Why not say what you paid for it?? Not that it has any bearing on what it’s worth or what the new buyer will take for it! That’s a seriously cool and ultra rare car! 1 of 99…….and only a dozen this color!

    • Steve R

      I’ll tell my buddies that buy and sell things what I pay for an item, but never a stranger or casual acquaintance. It’s none of their business. The people that are most aggressive in their attempts to find out what you paid will give you a hard time if they think you got a good deal and will then try to low ball you with an offer, even though they would have made the same deal if they were in a position to buy the car.

      Steve R

      Like 1
    • Howard

      The buyer is not obligated to tell anyone what he paid for the car, and if he wishes not to then that makes it no one’s business.

      Like 2

    cool story bro

  17. Bob

    One of the iconic cars and brands of the era. It will be wonderful to see this car restored. It looks like the major pieces are there, but it will still probably be an expensive rebuild. It will just be a matter of finding the properly dated parts. It was fairly common for someone not familiar with these high performance cars, to over rev them and swallow a valve or toss a rod, and I hope that isn’t what happened with this engine.
    I have a 68 counter exchange 425 hp 427, that I pulled because I was afraid of breaking something. It is a wicked, fun to drive engine, but trashing something on the 454 I am now using, would not break the bank to repair.
    Whoever restores the car, will get all the money back. I am happy to see another very special car get a new life.

  18. Hans L

    Wow. Great find!! I’ve met Rick and Annie at their shop. Great couple. Rick has restored some parts for my ’69Z. His team does phenomenal authentic restoration work!! Can’t wait to see the Yenko restored! It will be amazing.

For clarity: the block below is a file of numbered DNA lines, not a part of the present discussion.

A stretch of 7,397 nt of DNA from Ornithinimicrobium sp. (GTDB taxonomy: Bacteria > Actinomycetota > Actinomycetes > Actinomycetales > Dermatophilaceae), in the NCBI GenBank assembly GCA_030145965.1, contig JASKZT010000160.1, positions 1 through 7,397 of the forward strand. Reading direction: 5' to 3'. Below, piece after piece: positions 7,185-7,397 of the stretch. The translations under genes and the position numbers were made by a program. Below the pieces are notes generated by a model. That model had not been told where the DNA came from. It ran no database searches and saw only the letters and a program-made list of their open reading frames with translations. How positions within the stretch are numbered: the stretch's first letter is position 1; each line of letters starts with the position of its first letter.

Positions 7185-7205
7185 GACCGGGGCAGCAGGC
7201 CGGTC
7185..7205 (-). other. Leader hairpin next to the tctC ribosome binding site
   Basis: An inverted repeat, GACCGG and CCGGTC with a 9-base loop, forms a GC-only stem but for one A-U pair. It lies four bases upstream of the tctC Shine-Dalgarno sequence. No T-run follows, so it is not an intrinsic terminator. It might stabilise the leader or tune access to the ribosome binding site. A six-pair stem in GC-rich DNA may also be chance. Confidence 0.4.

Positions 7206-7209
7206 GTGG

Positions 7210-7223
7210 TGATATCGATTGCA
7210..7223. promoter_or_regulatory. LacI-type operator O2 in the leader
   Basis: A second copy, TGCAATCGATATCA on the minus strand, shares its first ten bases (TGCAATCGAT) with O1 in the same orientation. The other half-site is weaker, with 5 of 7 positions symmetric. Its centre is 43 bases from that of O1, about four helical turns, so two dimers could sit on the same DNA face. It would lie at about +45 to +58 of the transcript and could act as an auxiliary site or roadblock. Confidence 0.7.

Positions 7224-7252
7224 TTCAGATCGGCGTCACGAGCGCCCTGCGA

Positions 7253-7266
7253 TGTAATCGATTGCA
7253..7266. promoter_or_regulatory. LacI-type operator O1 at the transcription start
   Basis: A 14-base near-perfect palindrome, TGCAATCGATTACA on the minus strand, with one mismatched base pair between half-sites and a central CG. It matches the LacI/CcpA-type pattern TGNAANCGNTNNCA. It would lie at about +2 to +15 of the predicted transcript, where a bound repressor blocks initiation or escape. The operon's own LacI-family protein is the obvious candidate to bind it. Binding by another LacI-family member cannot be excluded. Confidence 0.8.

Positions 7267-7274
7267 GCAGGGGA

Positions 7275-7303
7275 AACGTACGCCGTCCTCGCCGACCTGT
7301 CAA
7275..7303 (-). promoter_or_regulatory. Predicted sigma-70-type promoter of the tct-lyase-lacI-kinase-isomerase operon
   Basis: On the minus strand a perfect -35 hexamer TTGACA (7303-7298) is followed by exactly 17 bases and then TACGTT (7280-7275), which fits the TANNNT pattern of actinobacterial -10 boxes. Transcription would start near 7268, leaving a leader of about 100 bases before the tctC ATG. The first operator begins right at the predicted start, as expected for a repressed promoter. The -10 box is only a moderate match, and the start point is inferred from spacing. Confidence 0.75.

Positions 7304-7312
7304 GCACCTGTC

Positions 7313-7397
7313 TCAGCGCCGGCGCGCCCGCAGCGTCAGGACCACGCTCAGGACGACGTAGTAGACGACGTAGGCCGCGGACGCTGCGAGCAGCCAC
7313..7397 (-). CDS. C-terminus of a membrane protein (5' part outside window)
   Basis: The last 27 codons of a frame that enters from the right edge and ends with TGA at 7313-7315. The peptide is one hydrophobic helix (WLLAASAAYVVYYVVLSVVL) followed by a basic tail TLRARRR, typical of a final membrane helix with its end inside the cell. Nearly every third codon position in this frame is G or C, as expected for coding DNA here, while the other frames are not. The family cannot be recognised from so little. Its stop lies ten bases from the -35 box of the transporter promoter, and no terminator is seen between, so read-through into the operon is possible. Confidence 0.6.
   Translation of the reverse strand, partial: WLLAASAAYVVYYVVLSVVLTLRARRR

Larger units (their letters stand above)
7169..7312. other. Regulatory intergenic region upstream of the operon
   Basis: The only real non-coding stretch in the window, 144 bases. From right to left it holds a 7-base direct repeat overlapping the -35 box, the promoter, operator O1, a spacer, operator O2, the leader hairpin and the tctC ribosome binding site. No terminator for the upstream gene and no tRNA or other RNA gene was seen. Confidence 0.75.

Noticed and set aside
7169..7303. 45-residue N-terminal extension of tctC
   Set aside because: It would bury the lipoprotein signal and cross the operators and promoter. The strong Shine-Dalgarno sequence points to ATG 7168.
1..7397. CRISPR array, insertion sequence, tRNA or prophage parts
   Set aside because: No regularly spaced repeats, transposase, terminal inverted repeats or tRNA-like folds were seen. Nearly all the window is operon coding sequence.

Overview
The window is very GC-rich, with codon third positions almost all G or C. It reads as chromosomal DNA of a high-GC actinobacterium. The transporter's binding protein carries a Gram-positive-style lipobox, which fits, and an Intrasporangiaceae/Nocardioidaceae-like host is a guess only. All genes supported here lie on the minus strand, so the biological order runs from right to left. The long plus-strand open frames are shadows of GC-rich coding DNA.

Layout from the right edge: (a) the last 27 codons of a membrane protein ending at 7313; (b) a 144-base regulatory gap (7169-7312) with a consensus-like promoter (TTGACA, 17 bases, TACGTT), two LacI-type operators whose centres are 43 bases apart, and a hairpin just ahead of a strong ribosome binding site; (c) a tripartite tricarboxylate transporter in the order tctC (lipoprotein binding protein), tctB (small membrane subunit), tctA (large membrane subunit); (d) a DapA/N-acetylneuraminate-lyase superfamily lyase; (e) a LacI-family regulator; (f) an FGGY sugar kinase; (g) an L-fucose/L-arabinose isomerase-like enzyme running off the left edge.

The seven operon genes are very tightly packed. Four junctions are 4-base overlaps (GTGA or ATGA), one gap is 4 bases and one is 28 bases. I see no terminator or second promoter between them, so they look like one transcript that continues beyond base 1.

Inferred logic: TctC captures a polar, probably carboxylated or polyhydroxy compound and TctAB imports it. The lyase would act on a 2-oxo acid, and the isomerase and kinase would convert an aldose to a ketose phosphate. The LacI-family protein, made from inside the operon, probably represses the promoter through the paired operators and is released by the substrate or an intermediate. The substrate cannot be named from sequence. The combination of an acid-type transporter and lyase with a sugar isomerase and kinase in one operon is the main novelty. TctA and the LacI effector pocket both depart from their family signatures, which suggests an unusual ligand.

Like 1
  19. Comet

    I live in an agricultural, rural area. I have wished to myself countless times, if only someone made glasses that could see through old barns… Great find! It gives us all hope.

  20. On and On On and On Member

    Great find. Would be nice to know how this plays out.

  21. John M.

    Nothing is better than a story with a happy ending. I wish the shop owner and his employees all the best as they restore this piece of America automotive history back to it’s former glory.

  22. Dave M

    It’s this kind of find that keeps us all looking!! Great car, great story!!

    Like 1
  23. Metoo

    Great find. “find” being the key word here. Once it was out and sort of cleaned up it looks pretty nice. But I hope their tetanus shots were up to date when they were digging it out of the astounding pile of…….well, you know, that it was buried beneath.

  24. Barzini

    It’s early to make this statement but this will have to go down as one the greatest finds of the year.

  25. GP Member

    I read the story online a couple days ago. Great find, great car. As other commenters have asked, 19,000 miles and engine apart ? In the write up online it said it took 5 people(Rick, Jim, Shannon, Wife Lisa and son Zack ) nearly a day and a half to see and walk around it. Working almost full time. I’m sorry, but It’s not that big of a garage. I don’t think I could afford to hire that team to do anything.

    • Rick Nelson

      The original owner took everything he owned apart. After he crashed it he disassembled most of the car and never finished it. Hard to believe? Most all of us have done it before. As for the day and a half it took to pull the car out, it was an archeological find of sorts and great care had to be taken to not lose or damage anything as well as document it. Not to mention all the garbage that was found piled everywhere. That all had to be removed before we could get to the car. Even then we had to shore up the roof trusses before pulling the car out. Why is that so hard to believe?????

      Like 2
      • Bob

        I don’t have any problem at all believing the story. To me, it would be nearly impossible to “build” a mess like that. Good luck on the build.

        Like 1
      • GP Member

        From the first picture I see, There Isn’t anything even close to the roof of the car. And NO I have never taken apart anything like this and never put it back together. At 59 I believe I could of moved everything and had the car out by myself in a day and a half, so no I don’t believe it. You can see what’s behind it, the car is what 6 or 7 feet wide.

      • BMW4RunninTundra